The Liverpool View: Reflections on ‘Dry January’

From l to r: Nicholas Lockwood, Prof Simon Maskell, Dr Alex Phillips and Andre Finn.

MField

Professor Matt Field is Professor of Experimental Addiction Research in the Institute of Psychology, Health and Society.

“February 1st has arrived, and I have not consumed any alcohol since New Year’s Eve. Which means that I managed to stay off the sauce for a whole month, a target I set when I signed up for Dry January, a campaign run by Alcohol Concern.

I found the experience both interesting and – dare I say it – enjoyable. I slept better and generally felt healthier. I was particularly interested in this because, as Professor of Psychology at the University of Liverpool, and I conduct research into addiction, particularly alcohol problems and the psychology of self-control.

Personally, I wouldn’t say that I had an alcohol problem (not the whisky on cornflakes kind, anyway), but I probably drink a little more than the Government recommends at 3-4 units per day for men and 2-3 units per day for women.

Resolution

So, how did I cope? Overall, I was never seriously tempted to break my resolution. I made a big deal of telling everyone who would listen that I was doing it, and fortunately my social calendar was pretty light for the whole month.

I went out for dinner and to the pub a few times, but deliberately avoided anything that had the potential to turn into a Big Night Out. I was happy to be the designated driver for a posh meal out in the Lancashire countryside for a friend’s birthday. Fortunately my girlfriend doesn’t drink much, and when she does she sticks to pink wine, which I think is vile, so that helped!

Stress levels at work were about average – about 7 out of 10, I would say – and although sometimes I had a bad day and was tempted to open some wine when I got home, I found it surprisingly easy to stay on track. If anything, it got easier as the month progressed.

I noticed a few things which connect well with some of the research that I have conducted over the years. Firstly, we have studied how the perception of the availability of alcohol has a very powerful influence on craving, and other psychological processes. If people are told that alcohol is available imminently, their desire to drink rockets, they get more distracted by alcohol-related ‘cues’ in their environment, and their self-control plummets.

Tempted

This concept of ‘availability’ is a strange one. Alcohol is all around us, including at my home, and I could easily get some at a moment’s notice. But because I had told everyone that I would not be drinking, this made it ‘unavailable’ as far as I was concerned. In my experience, it was this feeling that meant that I was rarely tempted to drink, and on the handful of times when I was tempted, this soon passed.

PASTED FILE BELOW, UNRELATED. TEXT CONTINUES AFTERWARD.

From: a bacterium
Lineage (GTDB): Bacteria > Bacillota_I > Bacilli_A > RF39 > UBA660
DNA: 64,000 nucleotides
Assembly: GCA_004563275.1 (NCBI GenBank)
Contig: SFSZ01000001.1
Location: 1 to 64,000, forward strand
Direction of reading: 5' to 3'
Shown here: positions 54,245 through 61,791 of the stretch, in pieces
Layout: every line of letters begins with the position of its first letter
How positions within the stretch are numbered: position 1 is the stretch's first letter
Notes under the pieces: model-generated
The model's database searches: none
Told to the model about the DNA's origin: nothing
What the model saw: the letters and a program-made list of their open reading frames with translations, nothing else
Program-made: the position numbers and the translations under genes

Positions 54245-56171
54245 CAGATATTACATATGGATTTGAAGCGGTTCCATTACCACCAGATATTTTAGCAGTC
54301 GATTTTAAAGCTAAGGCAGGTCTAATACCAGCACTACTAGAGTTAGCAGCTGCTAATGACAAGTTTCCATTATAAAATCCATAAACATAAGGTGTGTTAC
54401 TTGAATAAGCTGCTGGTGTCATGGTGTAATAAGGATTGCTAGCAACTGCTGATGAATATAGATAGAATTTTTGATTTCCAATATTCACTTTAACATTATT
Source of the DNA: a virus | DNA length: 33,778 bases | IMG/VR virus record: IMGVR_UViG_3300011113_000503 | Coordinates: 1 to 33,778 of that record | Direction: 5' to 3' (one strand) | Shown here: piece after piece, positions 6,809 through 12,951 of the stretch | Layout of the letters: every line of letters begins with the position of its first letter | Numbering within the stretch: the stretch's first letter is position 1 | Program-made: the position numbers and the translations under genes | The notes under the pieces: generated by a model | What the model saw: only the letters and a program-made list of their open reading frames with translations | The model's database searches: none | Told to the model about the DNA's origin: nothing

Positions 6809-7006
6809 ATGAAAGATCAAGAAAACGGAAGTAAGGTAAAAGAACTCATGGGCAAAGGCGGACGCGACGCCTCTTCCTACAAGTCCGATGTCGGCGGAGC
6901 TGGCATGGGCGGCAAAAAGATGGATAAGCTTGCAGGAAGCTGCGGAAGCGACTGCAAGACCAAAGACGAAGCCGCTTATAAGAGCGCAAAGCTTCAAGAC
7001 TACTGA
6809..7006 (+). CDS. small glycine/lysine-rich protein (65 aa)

It also got me thinking about ‘self control’. At the beginning of the month, I thought it would get much harder as the month progressed, but actually, despite a tough first weekend, it got easier.

Now, there are at least three different ideas about the psychology of self-control. One is that each person has a fairly fixed capacity for self-control: they can’t do anything about it, although if they use alcohol or other drugs for a long period of time it might cause a permanent reduction in self-control. Another idea is that self-control is like a muscle, which gets tired whenever we have to exert self-control but it can perhaps be strengthened by repeatedly practicing self-control.

Self-control
Based on this idea, we might expect that I would have found it difficult earlier on in the month – as my self-control ‘muscle’ became weak – but after that it might get easier as that ‘muscle’ got stronger.

A competing idea is that self-control is ‘all in the mind’: people don’t have a fixed capacity for self-control, but rather they have beliefs (or an identity) about how much self-control they have, and they act accordingly. So if someone believes that their self-control is rubbish, they may crack at the first sign of temptation.

Unfortunately, my own experience doesn’t really help me to tell which of these theories is true: did I find it difficult at first, but then easier, because I had strengthened my self-control muscle, or because I had learned that my self-control was actually better than I thought it was, so my identity had changed? Perhaps it is a bit of both? Or neither? I’m a scientist, so I know that I cannot infer that much from my own experiences, but it has given me some extra insight – not to mention some ideas for new research projects!

Overall, I found it a useful and sobering experience. If you think you drink too much, I would encourage you to think about doing Dry February (or maybe just start with a ‘Dry Week’). I have certainly seen opportunities for me to cut down my drinking when life returns to normal, and take account of recommendations from the British Liver Trust to have 2-3 dry days per week.

Finally, I should say that, despite some concerns about Dry January and Dryathlon, I do NOT intend to go on a mad binge in February. However, there is a beer festival down the road from my house tonight, and I would be fibbing if I said that I wasn’t looking forward to a pint or two of ale……”

half a pint of beer

One thought on “The Liverpool View: Reflections on ‘Dry January’

  1. Ann Smith

    Congratulations Matt, I have just done “dry January” myself and what you say mirrors my experience. I found it much easier than I thought I would and it got easier rather than harder. Telling loads of people i was doing it helped, as did havng a particular goal in mind. Although I must say some friends were less than helpful , but denying them the satisfaction of seeing me caving it was another reward!

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